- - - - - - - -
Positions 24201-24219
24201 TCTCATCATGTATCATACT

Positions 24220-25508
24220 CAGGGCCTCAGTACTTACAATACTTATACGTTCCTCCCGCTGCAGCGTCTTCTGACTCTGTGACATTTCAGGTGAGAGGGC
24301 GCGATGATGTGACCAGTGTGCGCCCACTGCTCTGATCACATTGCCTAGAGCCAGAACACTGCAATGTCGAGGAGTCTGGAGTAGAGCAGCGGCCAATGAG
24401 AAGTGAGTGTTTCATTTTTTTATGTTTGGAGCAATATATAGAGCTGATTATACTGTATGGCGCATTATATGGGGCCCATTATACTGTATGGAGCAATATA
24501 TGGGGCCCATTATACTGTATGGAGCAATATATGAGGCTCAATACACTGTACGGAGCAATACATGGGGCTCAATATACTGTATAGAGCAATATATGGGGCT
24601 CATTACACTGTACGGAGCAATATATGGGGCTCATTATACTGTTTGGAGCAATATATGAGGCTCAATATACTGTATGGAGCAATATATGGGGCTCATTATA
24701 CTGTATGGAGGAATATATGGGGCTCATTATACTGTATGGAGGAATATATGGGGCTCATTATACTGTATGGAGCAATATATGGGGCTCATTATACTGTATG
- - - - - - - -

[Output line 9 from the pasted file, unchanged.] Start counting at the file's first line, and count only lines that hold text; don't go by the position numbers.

24701 CTGTATGGAGGAATATATGGGGCTCATTATACTGTATGGAGGAATATATGGGGCTCATTATACTGTATGGAGCAATATATGGGGCTCATTATACTGTATG